Researchers at the University of North Carolina have identified a protein that seems to disappear when an axon (transmitter) in a brain cell is physically damaged. The protein, netrin-1, is reduced when an axon is damaged, leading to a loss of connections between neurons as well as “over-excitement” of the damaged axon. Over-excitement can cause pain as well as further damage or even death to the axon.
Mouse experiments indicate that re-introduction of the protein can reverse the effects of damage.
- Injection of the protein could restore some brain function, especially when damage is relatively recent.
- It might also provide a new path for treatment for individuals suffering from severe pain from TBI.
Either benefit would be a big deal.
Human clinical trials may be sometime in the future, but for sufferers, can’t come too soon.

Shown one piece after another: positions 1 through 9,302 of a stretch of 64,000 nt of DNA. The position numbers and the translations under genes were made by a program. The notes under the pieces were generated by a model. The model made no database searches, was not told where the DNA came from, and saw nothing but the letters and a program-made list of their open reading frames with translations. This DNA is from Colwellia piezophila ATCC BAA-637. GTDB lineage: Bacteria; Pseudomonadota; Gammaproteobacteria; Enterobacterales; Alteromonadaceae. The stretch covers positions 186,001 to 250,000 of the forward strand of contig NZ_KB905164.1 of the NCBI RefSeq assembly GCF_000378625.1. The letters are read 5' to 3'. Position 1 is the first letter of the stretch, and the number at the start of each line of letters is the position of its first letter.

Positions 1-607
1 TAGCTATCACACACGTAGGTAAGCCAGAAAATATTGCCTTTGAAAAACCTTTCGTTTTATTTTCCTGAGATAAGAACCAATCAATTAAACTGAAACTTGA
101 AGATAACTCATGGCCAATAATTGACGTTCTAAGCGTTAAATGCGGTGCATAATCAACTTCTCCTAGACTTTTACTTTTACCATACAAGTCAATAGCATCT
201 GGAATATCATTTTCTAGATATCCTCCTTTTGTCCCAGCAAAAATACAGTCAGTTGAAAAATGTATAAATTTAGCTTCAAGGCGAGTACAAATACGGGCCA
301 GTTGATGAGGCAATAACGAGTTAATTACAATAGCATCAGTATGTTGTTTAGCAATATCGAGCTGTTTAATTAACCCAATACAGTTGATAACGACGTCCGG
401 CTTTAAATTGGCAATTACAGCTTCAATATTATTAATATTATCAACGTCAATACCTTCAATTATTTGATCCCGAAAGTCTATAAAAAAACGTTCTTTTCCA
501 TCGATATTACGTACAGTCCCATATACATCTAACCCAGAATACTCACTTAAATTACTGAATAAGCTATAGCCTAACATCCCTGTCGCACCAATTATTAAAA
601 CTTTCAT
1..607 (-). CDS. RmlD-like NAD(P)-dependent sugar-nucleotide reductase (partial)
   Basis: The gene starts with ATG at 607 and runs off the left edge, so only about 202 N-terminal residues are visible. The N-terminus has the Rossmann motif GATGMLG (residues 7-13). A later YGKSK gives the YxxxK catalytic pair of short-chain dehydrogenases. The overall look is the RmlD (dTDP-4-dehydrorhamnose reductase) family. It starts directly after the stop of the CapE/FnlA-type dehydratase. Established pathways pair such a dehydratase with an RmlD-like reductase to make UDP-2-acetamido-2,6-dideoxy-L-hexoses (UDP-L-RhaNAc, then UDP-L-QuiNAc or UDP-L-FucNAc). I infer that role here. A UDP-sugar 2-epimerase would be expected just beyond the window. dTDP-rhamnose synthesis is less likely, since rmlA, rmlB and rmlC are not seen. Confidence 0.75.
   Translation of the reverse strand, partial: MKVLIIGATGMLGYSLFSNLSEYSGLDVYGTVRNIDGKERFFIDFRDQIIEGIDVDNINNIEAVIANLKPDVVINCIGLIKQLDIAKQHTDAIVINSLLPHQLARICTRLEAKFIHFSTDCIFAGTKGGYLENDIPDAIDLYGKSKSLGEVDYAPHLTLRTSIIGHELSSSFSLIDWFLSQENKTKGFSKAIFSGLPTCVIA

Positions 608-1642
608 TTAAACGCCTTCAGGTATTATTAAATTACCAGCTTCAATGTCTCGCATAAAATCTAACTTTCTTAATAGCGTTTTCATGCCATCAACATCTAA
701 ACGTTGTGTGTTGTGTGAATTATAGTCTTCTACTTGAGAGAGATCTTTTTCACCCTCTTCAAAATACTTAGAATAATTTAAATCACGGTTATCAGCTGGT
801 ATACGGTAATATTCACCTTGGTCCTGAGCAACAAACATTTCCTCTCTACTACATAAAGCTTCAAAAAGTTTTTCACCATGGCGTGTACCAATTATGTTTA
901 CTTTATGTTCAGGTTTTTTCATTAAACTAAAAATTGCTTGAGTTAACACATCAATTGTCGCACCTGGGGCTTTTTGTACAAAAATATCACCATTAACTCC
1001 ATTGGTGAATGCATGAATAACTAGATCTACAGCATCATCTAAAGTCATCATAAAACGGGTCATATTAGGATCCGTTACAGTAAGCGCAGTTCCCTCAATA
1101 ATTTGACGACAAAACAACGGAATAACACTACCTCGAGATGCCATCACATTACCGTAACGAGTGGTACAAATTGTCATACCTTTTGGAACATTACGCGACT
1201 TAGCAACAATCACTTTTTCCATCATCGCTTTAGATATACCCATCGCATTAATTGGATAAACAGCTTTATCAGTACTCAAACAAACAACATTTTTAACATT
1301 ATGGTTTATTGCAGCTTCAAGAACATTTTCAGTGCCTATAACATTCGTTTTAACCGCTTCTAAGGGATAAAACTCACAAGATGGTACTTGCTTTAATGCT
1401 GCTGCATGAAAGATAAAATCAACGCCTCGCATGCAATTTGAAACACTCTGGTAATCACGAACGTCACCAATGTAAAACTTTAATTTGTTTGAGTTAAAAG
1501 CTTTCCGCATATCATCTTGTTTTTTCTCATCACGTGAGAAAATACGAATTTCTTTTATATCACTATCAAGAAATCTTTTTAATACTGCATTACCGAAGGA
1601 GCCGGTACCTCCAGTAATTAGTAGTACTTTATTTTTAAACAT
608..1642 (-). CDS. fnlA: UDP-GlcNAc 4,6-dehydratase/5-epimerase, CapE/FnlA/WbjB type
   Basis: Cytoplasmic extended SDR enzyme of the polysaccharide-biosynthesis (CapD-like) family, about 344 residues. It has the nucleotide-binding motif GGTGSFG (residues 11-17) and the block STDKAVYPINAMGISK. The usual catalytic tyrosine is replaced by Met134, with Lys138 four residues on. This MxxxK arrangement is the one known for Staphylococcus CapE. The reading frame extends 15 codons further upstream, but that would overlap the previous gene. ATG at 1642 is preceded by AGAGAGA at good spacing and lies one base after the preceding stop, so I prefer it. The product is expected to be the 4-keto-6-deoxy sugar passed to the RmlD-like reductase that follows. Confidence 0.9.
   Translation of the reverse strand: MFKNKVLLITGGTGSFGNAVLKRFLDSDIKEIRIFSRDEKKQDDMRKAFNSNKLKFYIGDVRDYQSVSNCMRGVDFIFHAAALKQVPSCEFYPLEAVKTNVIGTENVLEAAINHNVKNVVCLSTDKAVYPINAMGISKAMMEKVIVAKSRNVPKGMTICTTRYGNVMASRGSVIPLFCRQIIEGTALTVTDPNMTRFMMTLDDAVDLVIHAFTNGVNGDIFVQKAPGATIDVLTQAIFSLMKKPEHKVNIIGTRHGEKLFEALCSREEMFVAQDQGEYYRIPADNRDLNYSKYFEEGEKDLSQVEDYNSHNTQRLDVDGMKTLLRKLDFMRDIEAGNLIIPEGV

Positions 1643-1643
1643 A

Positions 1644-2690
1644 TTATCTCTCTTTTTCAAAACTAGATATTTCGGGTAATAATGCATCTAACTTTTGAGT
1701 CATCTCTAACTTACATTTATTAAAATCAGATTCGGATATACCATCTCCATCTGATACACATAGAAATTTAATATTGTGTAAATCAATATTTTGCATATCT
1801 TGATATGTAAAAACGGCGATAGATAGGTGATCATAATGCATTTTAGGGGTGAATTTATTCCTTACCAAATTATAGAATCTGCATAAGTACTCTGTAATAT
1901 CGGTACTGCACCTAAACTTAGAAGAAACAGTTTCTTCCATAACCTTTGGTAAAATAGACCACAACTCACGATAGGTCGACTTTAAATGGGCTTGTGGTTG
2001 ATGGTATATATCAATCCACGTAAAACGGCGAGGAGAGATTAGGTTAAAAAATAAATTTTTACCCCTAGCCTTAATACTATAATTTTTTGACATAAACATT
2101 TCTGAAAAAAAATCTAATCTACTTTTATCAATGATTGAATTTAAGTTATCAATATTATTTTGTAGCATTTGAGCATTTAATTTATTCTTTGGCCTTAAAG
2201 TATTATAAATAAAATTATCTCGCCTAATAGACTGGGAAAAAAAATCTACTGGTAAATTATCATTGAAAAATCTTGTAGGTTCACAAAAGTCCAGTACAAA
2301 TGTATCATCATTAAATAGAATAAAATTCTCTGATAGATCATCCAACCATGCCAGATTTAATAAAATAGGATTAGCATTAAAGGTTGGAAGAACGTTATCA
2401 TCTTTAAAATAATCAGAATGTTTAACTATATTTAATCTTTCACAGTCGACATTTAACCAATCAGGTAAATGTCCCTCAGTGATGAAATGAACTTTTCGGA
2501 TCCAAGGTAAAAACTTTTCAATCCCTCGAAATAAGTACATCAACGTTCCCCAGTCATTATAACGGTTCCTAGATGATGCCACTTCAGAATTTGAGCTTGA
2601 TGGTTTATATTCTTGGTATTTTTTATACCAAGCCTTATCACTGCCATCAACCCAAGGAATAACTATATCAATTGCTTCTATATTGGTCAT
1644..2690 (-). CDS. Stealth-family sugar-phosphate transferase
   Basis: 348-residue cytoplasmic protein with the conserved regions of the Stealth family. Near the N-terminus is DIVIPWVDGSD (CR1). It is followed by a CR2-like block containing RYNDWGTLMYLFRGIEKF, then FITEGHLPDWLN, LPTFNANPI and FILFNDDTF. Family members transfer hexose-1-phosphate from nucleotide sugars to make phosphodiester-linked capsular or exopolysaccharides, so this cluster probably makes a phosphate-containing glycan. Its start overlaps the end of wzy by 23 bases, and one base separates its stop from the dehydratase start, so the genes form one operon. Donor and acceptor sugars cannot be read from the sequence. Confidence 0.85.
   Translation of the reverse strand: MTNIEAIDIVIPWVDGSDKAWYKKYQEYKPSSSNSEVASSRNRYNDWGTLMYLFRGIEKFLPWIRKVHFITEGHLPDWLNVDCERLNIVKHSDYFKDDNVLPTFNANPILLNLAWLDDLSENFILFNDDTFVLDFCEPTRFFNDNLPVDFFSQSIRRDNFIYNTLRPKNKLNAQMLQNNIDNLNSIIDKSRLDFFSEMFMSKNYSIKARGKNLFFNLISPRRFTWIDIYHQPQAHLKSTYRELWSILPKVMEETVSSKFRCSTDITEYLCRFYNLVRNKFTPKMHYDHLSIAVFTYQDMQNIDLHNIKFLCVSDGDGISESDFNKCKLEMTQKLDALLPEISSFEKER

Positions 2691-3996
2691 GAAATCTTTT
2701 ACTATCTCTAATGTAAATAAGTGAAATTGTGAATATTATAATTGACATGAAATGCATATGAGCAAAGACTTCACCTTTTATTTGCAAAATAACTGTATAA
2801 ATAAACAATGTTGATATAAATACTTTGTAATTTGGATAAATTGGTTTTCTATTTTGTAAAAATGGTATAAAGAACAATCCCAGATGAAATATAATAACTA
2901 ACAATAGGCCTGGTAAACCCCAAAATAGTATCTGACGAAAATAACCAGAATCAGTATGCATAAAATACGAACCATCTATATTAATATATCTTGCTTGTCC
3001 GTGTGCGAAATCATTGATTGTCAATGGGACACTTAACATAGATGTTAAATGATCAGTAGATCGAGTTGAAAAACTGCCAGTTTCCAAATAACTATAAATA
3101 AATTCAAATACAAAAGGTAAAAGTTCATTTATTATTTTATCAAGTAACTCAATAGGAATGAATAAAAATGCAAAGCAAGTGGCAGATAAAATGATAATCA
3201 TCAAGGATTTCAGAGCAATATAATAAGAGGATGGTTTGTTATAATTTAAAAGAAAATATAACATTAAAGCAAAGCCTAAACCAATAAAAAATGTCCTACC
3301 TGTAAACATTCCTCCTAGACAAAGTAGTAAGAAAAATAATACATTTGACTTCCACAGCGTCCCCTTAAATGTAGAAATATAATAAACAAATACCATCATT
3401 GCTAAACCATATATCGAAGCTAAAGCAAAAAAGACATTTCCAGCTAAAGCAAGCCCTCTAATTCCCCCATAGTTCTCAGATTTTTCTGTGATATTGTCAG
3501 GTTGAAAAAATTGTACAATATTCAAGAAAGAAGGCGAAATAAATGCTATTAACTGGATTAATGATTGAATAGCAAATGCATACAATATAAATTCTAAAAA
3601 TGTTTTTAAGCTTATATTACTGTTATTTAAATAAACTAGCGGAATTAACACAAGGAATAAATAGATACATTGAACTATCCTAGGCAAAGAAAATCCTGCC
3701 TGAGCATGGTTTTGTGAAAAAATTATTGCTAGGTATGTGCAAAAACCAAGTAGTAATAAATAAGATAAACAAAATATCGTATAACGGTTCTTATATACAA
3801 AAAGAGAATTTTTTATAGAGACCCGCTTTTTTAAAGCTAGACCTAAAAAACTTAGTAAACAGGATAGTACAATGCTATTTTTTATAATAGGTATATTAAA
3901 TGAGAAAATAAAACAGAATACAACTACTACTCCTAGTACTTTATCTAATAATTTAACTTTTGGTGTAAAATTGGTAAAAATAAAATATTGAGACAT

- Tharkika Nagendran, Rylan S. Larsen, Rebecca L. Bigler, Shawn B. Frost, Benjamin D. Philpot, Randolph J. Nudo, Anne Marion Taylor. Distal axotomy enhances retrograde presynaptic excitability onto injured pyramidal neurons via trans-synaptic signaling. Nature Communications, 2017; 8 (1) DOI: 10.1038/s41467-017-00652-y
University of North Carolina Health Care. “When the brain’s wiring breaks: Key molecular details of a common type of brain injury and a possible new treatment strategy.” ScienceDaily. ScienceDaily, 10 October 2017. <www.sciencedaily.com/releases/2017/10/171010143245.htm>.